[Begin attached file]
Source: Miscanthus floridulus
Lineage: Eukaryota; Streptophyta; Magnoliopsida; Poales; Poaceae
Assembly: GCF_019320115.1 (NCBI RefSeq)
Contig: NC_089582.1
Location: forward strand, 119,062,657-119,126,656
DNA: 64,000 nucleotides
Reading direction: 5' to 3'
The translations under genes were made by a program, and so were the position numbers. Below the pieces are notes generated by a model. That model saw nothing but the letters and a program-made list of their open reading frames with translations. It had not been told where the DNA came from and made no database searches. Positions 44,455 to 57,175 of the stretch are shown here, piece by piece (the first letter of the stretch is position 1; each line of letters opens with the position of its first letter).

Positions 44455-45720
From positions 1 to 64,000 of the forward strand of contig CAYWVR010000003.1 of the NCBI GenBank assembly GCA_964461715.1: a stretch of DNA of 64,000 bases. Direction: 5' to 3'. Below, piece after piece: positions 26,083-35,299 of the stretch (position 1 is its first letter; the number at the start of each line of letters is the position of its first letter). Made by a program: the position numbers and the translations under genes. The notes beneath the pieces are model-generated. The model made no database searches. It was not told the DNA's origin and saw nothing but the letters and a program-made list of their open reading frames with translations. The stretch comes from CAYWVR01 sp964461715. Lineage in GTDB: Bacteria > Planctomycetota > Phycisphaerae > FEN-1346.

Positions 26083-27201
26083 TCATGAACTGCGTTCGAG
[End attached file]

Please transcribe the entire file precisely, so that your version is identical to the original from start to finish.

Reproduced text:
Source: Miscanthus floridulus
Lineage: Eukaryota; Streptophyta; Magnoliopsida; Poales; Poaceae
Assembly: GCF_019320115.1 (NCBI RefSeq)
Contig: NC_089582.1
Location: forward strand, 119,062,657-119,126,656
DNA: 64,000 nucleotides
Reading direction: 5' to 3'
The translations under genes were made by a program, and so were the position numbers. Below the pieces are notes generated by a model. That model saw nothing but the letters and a program-made list of their open reading frames with translations. It had not been told where the DNA came from and made no database searches. Positions 44,455 to 57,175 of the stretch are shown here, piece by piece (the first letter of the stretch is position 1; each line of letters opens with the position of its first letter).

Positions 44455-45720
From positions 1 to 64,000 of the forward strand of contig CAYWVR010000003.1 of the NCBI GenBank assembly GCA_964461715.1: a stretch of DNA of 64,000 bases. Direction: 5' to 3'. Below, piece after piece: positions 26,083-35,299 of the stretch (position 1 is its first letter; the number at the start of each line of letters is the position of its first letter). Made by a program: the position numbers and the translations under genes. The notes beneath the pieces are model-generated. The model made no database searches. It was not told the DNA's origin and saw nothing but the letters and a program-made list of their open reading frames with translations. The stretch comes from CAYWVR01 sp964461715. Lineage in GTDB: Bacteria > Planctomycetota > Phycisphaerae > FEN-1346.

Positions 26083-27201
26083 TCATGAACTGCGTTCGAG